The KlaasKids Foundation has just completed a comparative analysis of 52 State and Regional Amber Alert plans. We provide a link to the official site, the jurisdictional law enforcement agency, the Amber Alert contact, activation criteria, activation plan, and scope of the Amber Alert. While there are numerous similarities between the plans, there are many differences as well. If you wish to know how your state stacks up against the rest simply click here to find out.
All 50 states, the District of Columbia, Puerto Rico and the U.S. Virgin Islands have AMBER Alert plans. The AMBER Alert system has also been adopted in the Canadian provinces and continues to expand into the Mexican Border States.
According to the most recent statistics, since 1996, 734 children have successfully been recovered through the issuance of Amber Alerts. Of course many of these children were victims of parental abduction. That occurs when a non-custodial parent takes his or her child(ren) without permission and does not return them to the custodial parent.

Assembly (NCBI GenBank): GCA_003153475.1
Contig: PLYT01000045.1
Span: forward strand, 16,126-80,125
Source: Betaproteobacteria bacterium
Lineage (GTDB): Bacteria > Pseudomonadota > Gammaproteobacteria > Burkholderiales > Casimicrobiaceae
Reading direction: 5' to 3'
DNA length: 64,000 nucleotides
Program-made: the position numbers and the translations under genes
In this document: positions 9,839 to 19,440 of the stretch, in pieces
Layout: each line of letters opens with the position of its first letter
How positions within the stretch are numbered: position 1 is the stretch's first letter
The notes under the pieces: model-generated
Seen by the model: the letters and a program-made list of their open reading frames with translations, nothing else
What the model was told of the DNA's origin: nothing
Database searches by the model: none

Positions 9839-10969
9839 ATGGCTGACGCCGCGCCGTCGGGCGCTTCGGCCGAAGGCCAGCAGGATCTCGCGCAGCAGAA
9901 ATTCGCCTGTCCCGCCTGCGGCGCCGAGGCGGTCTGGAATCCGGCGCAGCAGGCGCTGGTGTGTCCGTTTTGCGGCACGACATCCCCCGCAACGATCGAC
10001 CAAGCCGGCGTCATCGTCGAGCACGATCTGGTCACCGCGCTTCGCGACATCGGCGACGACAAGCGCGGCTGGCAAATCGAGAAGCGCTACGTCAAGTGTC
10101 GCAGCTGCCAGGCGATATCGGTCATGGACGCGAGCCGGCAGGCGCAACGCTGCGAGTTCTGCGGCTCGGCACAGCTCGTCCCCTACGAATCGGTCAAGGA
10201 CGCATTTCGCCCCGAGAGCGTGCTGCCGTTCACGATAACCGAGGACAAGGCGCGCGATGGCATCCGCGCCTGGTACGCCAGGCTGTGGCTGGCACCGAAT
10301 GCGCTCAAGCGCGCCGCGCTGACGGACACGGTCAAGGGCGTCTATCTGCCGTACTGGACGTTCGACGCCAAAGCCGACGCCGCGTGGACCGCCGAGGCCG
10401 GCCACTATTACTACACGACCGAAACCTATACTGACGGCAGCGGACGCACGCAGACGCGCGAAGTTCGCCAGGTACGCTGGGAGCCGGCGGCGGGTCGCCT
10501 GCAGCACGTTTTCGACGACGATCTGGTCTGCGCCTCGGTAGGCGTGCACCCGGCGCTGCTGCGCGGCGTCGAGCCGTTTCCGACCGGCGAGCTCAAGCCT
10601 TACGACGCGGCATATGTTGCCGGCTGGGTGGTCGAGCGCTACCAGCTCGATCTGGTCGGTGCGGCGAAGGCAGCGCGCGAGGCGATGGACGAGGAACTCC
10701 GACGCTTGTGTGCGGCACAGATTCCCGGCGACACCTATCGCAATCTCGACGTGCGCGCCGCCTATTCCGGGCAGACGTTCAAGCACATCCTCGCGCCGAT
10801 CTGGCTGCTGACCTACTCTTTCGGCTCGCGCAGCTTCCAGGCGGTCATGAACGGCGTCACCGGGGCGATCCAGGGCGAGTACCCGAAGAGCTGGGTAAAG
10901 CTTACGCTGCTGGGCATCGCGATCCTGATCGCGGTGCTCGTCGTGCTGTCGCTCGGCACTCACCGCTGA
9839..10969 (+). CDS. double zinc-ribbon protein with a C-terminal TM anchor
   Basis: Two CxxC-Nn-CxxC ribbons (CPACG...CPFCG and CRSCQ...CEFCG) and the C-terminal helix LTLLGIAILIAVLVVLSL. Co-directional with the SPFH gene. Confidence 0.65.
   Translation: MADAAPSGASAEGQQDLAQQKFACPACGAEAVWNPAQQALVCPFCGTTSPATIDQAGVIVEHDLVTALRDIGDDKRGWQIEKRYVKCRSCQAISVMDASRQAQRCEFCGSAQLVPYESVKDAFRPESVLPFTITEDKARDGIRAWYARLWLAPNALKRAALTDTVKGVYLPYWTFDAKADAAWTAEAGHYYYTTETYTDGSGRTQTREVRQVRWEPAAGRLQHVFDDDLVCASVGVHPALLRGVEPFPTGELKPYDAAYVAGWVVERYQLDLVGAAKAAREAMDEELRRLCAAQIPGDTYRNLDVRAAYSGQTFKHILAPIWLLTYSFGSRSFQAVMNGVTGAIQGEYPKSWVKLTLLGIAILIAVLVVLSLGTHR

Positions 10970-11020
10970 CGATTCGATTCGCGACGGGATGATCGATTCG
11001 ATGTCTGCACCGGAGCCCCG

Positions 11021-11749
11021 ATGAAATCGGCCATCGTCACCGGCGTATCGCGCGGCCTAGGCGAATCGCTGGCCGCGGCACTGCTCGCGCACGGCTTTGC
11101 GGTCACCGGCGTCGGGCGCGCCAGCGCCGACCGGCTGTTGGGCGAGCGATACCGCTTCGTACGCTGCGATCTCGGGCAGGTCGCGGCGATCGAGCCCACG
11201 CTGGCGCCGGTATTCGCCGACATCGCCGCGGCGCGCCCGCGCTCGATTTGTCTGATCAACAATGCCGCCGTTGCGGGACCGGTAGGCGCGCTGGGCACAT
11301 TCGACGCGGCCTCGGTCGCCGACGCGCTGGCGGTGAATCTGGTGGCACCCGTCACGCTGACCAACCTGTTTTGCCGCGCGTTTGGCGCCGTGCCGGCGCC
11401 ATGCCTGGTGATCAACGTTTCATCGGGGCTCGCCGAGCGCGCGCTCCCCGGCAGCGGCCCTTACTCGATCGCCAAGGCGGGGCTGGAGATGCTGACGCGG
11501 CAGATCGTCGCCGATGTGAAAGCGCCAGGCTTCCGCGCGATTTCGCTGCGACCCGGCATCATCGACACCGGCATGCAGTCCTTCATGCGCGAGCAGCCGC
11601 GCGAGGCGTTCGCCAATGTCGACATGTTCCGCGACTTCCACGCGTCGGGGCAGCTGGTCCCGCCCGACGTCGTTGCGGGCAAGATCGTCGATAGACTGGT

Unfortunately, few of the cases that truly require an Amber Alert ever receive one because the cases do not fulfill all of the required criteria. For instance the kidnappings of Polly, Elizabeth Smart, Danielle VanDam, Amber DuBois and Adam Walsh would not have qualified for Amber Alerts in most states because they were either not taken in front of witnesses, the abductor was unknown, or the make and model of the getaway vehicle was not known.
The criteria required for Amber Alert activation was created by the National Center for Missing and Exploited Children, as was the decision to use the Emergency Alert System as the primary technology for delivery and distribution.
The Amber Alert was created in response to the kidnapping and murder of 9-year-old Amber Hagerman, who was kidnapped while riding her bike near her home in Arlington, Texas on January 13, 1996.